AJC 2007 Annual Survey of American Jewish Opinion

December 11, 2007 – New York – In the upcoming presidential race, Hillary Clinton has the highest favorability rating among Jewish Democrats, and Rudolph Giuliani the highest favorability rating among Jewish Republicans, according to the American Jewish Committee’s 2007 Annual Survey of American Jewish Opinion.

Seventy percent of Jewish Democrats have a favorable opinion of Clinton, 48 percent of John Edwards, and 45 percent of Barack Obama. As against this, 75 percent of Jewish Republicans have a favorable opinion of Giuliani, followed by John McCain (49 percent), Mitt Romney (32 percent), and Fred Thompson (32 percent).

Asked about the “most important problem facing the United States today,” 22 percent of American Jews cite “economy and jobs”; 19 percent “health care”; 16 percent “war in Iraq”; 15 percent “terrorism and national security”; 8 percent “education”, 8 percent “immigration”; and 7 percent “energy crisis”.

AJC’s Annual Survey of American Jewish Opinion, conducted on a yearly basis since 1997, gauges the views of American Jews on a broad range of issues, including the Arab-Israeli conflict and other Middle East concerns, international terrorism, perceptions of anti-Semitism, social and political issues in the U.S. and Jewish identity matters.

The Arab-Israeli peace process comes in for focused attention in a number of questions.

Fifty-five percent of American Jews are skeptical that “there will come a time when “Israel and its Arab neighbors will be able to settle their differences and live in peace,” while 37 percent think such a development will come about.

In near identical fashion, 55 percent of American Jews lack confidence that “negotiations between Israeli Prime Minister Ehud Olmert and Palestinian Authority President Mahmoud Abbas can lead to peace in the foreseeable future,” and 36 percent are more hopeful.

Further, 74 percent of American Jews assert that Israel “cannot…achieve peace with a Hamas-led Palestinian government,” while 17 percent say they can.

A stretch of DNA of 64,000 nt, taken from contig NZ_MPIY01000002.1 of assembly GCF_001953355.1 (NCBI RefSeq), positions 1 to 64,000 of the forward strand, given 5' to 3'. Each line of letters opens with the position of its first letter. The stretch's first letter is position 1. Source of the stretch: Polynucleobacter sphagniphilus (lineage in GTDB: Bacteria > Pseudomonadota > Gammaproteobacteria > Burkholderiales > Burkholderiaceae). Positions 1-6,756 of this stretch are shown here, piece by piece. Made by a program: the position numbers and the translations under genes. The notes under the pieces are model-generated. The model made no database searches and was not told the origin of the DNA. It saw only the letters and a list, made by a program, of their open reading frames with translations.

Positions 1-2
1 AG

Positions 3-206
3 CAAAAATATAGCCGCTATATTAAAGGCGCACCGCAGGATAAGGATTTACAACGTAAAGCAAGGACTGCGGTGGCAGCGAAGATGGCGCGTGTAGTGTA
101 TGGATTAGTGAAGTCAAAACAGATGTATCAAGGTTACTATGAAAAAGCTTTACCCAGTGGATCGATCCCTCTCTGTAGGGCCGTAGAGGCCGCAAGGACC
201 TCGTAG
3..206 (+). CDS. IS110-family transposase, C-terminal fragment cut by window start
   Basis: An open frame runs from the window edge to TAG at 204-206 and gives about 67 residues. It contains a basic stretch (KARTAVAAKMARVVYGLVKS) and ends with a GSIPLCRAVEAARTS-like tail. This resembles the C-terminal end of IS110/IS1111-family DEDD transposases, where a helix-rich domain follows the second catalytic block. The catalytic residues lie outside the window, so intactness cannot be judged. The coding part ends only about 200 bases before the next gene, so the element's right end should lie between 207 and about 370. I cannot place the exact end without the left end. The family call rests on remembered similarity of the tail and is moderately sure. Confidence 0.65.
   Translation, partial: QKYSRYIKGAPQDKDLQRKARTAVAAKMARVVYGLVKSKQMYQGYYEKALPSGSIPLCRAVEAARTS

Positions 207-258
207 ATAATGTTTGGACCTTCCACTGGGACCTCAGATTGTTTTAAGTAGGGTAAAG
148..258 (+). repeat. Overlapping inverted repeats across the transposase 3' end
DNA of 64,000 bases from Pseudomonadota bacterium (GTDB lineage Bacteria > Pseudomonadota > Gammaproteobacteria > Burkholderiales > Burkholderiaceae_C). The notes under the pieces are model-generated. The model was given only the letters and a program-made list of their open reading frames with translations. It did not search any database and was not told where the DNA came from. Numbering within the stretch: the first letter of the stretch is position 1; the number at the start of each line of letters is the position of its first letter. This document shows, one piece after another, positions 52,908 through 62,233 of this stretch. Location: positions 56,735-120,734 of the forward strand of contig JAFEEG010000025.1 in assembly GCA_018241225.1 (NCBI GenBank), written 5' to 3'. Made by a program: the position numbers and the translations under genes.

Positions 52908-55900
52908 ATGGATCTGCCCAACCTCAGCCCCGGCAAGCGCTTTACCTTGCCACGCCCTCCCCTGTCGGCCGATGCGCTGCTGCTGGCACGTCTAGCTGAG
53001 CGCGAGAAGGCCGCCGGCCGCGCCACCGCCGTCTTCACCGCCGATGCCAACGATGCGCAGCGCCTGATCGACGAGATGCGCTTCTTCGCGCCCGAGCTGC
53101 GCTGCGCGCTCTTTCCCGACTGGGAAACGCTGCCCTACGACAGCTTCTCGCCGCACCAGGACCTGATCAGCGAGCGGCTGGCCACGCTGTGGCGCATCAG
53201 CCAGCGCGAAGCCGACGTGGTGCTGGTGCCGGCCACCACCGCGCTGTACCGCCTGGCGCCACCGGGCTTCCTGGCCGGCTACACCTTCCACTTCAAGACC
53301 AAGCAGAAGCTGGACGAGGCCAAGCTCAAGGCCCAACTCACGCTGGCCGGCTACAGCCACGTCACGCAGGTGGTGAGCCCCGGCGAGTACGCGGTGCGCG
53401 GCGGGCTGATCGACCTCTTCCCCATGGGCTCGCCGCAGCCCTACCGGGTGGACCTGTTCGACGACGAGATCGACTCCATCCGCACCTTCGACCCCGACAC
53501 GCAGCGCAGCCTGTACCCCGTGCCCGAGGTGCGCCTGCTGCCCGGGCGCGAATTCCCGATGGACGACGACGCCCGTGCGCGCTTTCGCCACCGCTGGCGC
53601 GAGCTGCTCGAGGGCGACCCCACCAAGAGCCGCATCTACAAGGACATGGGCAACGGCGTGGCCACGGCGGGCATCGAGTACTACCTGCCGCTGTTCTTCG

On specific policy issues related to the Middle East, 46 percent of American Jews favor the establishment of a Palestinian state, while 43 percent are opposed. Fifty-eight percent of American Jews reject a call that Israel “compromise on the status of Jerusalem as a united city under Israeli jurisdiction,” but 36 percent endorse this view.

On Iraq, 27 percent of American Jews believe that the United States did the “right thing” in taking military action against Iraq, while 67 percent believe the U.S. should have stayed out.

Fifty-nine percent of American Jews disapprove, and 31 percent approve, of the way the U.S. government is handling the campaign against terrorism.

Regarding Iran’s nuclear program, 92 percent of American Jews are concerned about the prospect of Iran obtaining nuclear weapons. Still, a majority--57 percent-- oppose U.S. military action to prevent Iran from developing nuclear weapons.

Virtually all of American Jews – 99 percent – believe it important for the United States to achieve energy independence. As to the best way for the United States to handle its energy needs, 69 percent of American Jews favor developing alternative energy sources, 11 percent favor greater energy conservation, 7 percent favor greater energy production, while 11 percent support all three options.

Twenty-seven percent of American Jews view anti-Semitism in the United States today as a “very serious problem,” 60 percent call it “somewhat of a problem,” and 12 percent see it as “not a problem at all.”

Looking ahead over the next several years, 55 percent of American Jews believe that anti-Semitism around the world will increase, 36 percent that it will remain the same, and 6 percent that it will decrease.

Jewish Identity
Asked, “How important would you say being Jewish is in your own life,” 61 percent of American Jews answer “very important,” 29 percent “fairly important,” and 10 percent “not very important.”

Seventy percent of American Jews feel “very close” or “fairly close” to Israel, while 29 percent feel “fairly distant” or “very distant”. Along the same lines, 69 percent of American Jews “agree” with the statement, “Caring about Israel is a very important part of being a Jew;” 28 percent “disagree.”

The 2007 Annual Survey of American Jewish Opinion was carried out for the American Jewish Committee by Synovate (formerly Market Facts), a leading survey-research organization. The sample consists of 1,000 self-identifying Jewish respondents selected from the Synovate consumer mail panel. The respondents, interviewed by telephone between November 6 and 25, are representative of the United States adult Jewish population on a variety of measures. The margin of error for the sample as a whole is plus or minus three percentage points.

The complete AJC survey is available at www.ajc.org.
Copyright 2014/2015 AJC